We’re discussing Suzanne Collins’ The Hunger Games in my class “Foundations for Youth Ministry” this week. The book is a classic example of both young adult and dystopian fiction. It is currently in the top ten list of Amazon’s bestsellers, and has the potential to follow in the footsteps of both Harry Potter and Twilight as a literary juggernaut and (soon-coming, in the case of The Hunger Games) box-office blockbuster.
Having painfully struggled through the Twilight series (books and movies), I can honestly say that The Hunger Games is a superior piece of young adult fiction and, based on the movie trailer, looks to be a much more engaging film. I assigned the book for my class not because I liked it so much, but rather because its rising popularity and ability to offer insights into the world of adolescents mark it as a key text in which to engage in some practical theological reflection.
But first, some background. The Hunger Games is set on the North American continent at some unknown point in the future. The world as we know it is gone, replaced by the land of Panem and consisting 12 “districts” that mostly labor in poverty in order to serve the needs of the central “Capitol.” The sending districts rebelled at some point in the past, but were brutally repressed by the Capitol. In an effort to remind them of their subjugated state and keep them in line, the Capital (a decadent, media-obsessed city) decrees that each year two teenagers (male and female) be chosen at random from each of the districts and forced to fight to the death in a wilderness arena while the whole of Panem watches on television. The lone survivor is declared the winner and gets to retire in comfort. The rest of the districts mourn their losses and move on.
The hero of The Hunger Games is Katniss Everdeen, a teenage girl who volunteers for the games after her 12 year old sister is chosen in the lottery. Her emotional journey through the novel–and the Hunger Games themselves–make for compelling reading. (For more, please check out the Wikipedia description or, better yet, buy the book!)
On Monday, the question for in-class discussion was: “Where are we?” In other words, what does this book (both by its popularity and literary insight) tell us about our world today? In the same way, what does it tell us about adolescence?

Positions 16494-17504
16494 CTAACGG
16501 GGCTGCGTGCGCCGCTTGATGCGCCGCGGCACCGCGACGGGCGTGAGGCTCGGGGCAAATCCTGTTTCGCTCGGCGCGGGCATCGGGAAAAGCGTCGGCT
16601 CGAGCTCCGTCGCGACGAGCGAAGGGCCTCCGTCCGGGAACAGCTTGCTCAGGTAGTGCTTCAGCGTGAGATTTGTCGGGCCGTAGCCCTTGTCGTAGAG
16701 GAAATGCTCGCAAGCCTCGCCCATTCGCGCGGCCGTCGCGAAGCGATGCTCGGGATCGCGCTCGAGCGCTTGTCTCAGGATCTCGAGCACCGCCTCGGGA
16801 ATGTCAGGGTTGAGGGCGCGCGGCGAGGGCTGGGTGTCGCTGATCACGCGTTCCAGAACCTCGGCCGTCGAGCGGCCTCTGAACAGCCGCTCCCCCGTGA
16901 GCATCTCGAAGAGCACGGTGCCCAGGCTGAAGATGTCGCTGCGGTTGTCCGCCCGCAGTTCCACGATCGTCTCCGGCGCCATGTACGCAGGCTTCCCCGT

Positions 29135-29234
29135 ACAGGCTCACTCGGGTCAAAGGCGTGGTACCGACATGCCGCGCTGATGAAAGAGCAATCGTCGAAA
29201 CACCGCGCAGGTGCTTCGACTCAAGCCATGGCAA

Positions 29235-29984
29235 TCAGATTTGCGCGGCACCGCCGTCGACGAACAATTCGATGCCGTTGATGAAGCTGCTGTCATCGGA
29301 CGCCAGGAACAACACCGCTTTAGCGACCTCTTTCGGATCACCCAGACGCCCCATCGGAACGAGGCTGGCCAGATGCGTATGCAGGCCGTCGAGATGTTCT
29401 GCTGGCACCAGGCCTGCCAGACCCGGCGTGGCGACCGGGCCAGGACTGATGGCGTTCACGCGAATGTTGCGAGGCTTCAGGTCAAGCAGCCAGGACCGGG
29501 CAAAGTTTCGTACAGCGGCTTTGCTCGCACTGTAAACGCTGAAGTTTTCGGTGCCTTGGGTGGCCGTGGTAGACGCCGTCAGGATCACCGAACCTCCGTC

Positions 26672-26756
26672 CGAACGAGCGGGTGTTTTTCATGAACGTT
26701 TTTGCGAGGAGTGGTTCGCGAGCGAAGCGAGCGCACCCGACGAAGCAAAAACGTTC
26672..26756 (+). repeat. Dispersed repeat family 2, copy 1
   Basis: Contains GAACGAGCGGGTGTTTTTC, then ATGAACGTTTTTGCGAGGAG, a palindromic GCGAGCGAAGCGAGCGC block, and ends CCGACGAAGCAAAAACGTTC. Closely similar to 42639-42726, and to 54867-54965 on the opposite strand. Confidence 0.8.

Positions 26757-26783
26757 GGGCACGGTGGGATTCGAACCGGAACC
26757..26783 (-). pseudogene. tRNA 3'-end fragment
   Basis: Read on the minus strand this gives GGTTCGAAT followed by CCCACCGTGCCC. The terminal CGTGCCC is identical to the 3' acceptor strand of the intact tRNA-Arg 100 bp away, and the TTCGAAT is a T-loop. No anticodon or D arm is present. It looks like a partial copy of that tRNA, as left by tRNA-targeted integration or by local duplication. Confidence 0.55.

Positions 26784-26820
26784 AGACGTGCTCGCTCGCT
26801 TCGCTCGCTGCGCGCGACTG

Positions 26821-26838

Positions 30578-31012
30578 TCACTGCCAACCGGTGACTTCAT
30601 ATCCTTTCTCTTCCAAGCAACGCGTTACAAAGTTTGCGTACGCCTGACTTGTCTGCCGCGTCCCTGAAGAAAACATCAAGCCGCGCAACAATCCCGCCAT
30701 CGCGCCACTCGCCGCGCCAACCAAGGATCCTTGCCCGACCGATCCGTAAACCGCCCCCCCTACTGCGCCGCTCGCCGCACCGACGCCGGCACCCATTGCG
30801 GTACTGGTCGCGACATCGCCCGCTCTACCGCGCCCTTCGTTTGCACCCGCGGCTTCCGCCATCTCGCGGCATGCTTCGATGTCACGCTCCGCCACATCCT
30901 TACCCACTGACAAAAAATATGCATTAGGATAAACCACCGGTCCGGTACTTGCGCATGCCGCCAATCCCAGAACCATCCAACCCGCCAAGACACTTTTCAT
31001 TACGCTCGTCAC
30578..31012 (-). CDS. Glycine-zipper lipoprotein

*Some of our thoughts:
- The world of The Hunger Games is one of great inequity, reminiscent of many aspects of our world today. Ask the Occupiers.
- In the midst of the arena of battle, the 24 teenage Tributes are forced into a position of “every man for themselves,” a kind of cold individualism. Katniss and a few others resist this by choosing to work together, thus attempting to defeat the system. It is the same system that keeps each of the districts separate and weak but which could be overcome through cooperation.
- The institution of the Games themselves seem to smack of a kind of ill-thought-out hubris. A kind of peace for the Capitol, yes. But only peace at the edge of a sword.
- As one point, I asked my students to describe the characteristics of the society of Panem. These included: confusion, “peace,” a desensitized culture, class warfare, barriers erected to keep people from uniting, corruption, the contrast between the petty concerns of the haves and the life-and-death situations faced by the have nots. I asked my students this question: “What is Panem?” The answer, I think: it’s us. It is the West and the rest of the world. We Americans are the Capitol. But, like them, we don’t realize it.
Regarding themes of adolescence:
- Insecurity and a sense of fighting to stay on top. Katniss and each of the teenagers selected as “Tributes” face this in all its immediacy. High school really can feel like a battle to the death when in the throes of adolescence and yet many adults (just like Katniss’s upbeat and empty handler Effie Trinket) simply pat them on the head and send them on their way.
- The Hunger Gamesis a coming-of-age story in some sense for Katniss, but at the same time inverts the whole idea. As a teenage girl whose father died in a coal mining accident and whose mother slipped into a debilitating depression not long after, Katniss years before the Games was forced to grow up on her own. Much like, I think, many adolescents today. By the time their societally-sanctioned rites of passage arrive, they have already grown up much more than we know.
- The adults in this book are almost uniformly absent or failed human beings. Katniss’s father is dead, and appears only in flashback. Her mother is a shell of a woman that has little impact on her life. Her advisor from the Capitol, Effie Trinket, is profoundly superficial and oblivious to the world around her. Her coach, Haymitch Abernathy, is an alcoholic veteran of the Games who very often treats her poorly. In the wake of these retrograde examples of adulthood, Katniss the adolescent is often forced to make her own way and create a world divorced from the adults around her…much like so many young people.
- Speaking of adults and adolescents, what does it mean that the major solution to the problems of the adult world of Panem must be solved by forcing their children to fight? Just as adolescents today are often (sadly) pawns in the machinations of adults, so too Katniss is in many ways not her own. Her fight in the arena, as much as it is to survive, is also to “stick it to the man” who has been trying to co-opt her agency as a human being. Powerful stuff.
On Thursday I’ll post the results of our classroom conversation about the following question: “Where is God?” We’ll be looking at theological themes and questions raised by The Hunger Games. In the meantime, I welcome your thoughts.
*At least some of my discussion leadership (and these blog posts) derived from the book The Girl Who Was on Fire: Your Favorite Authors on Suzanne Collins’ Hunger Games Trilogy by Leah Wilson.